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Sunday, February 26, 2017

God Alone is Enough

Sermon by Fr. Joseph Mungai
8th Sunday in Ordinary Time, Feb. 26, 2017
St Mary of the Pines Catholic Church, Shreveport, LA, U.S.A.

"Can a mother forget her infant, be without tenderness for the child of her womb? Even should she forget, I will never forget you." (Isaiah 49:14-15)

One day, the German mystic Johannes Tauler met a beggar. "God give you a good day, my friend," he said. The beggar answered, "I thank God I never had a bad one." Then Tauler said, "God give you a happy life, my friend." "I thank God," said the beggar, "I am never unhappy." 

Tauler then said in amazement, "What do you mean?" "Well," said the beggar, "when it is fine, I thank God. When it rains, I thank God. When I have plenty I thank God. When I am hungry I thank God. And since God's will is my will, and whatever pleases Him pleases me, why should I say I am unhappy when I am not?" 

Tauler looked at the man in astonishment, "Who are you?" he asked. "I am a king," said the beggar. "Where, then, is your kingdom?" asked Tauler. The beggar replied quietly, "In my heart."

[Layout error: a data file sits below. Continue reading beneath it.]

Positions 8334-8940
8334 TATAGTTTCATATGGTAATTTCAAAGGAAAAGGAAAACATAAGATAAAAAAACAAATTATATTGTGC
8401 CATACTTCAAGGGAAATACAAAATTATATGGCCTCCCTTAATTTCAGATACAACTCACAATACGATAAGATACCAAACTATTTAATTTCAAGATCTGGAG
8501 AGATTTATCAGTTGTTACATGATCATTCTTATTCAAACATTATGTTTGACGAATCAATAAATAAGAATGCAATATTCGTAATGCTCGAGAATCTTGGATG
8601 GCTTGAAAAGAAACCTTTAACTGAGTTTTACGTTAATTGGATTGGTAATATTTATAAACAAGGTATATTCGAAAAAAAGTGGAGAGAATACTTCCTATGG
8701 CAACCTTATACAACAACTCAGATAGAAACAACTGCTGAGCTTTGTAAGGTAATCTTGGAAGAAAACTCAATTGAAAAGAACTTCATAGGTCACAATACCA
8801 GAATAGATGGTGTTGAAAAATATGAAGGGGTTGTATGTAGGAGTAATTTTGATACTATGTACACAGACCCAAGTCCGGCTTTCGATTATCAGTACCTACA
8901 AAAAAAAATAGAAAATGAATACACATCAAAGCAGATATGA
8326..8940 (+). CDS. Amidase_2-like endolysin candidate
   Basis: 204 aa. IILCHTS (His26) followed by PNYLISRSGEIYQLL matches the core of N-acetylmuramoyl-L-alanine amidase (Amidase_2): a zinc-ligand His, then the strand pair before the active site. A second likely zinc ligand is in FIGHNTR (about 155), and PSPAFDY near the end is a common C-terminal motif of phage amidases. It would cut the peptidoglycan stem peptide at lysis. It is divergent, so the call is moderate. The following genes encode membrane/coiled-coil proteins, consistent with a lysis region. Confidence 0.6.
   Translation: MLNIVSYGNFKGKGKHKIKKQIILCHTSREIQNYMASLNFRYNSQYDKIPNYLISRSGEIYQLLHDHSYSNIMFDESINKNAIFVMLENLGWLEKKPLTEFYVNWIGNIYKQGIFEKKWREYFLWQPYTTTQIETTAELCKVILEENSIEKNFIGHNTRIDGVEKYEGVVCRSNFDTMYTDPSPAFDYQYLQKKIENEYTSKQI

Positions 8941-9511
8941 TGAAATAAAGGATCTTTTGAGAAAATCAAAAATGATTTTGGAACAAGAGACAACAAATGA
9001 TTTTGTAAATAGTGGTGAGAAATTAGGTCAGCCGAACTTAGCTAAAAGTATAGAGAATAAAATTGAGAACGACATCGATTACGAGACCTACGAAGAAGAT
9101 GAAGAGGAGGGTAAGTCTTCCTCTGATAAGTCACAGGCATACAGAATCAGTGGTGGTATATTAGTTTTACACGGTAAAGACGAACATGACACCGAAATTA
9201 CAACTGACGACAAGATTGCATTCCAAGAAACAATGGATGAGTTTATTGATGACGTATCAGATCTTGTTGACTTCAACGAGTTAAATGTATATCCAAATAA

Today’s readings give us an invitation to avoid unnecessary worries by putting our trust in the love and providence of a merciful God, and then living each day as it comes, doing His will and realizing His presence within us and others.

Today’s first reading, 
(Isaiah 49:14-15) begins with the Lord God’s tender question “Can a mother forget her infant?” This is one of the most touching expressions of God’s love in the Bible. Through the prophet, God assures Israel of His unfailing love when the people of Israel cry out in despair, believing that they have been forgotten by God.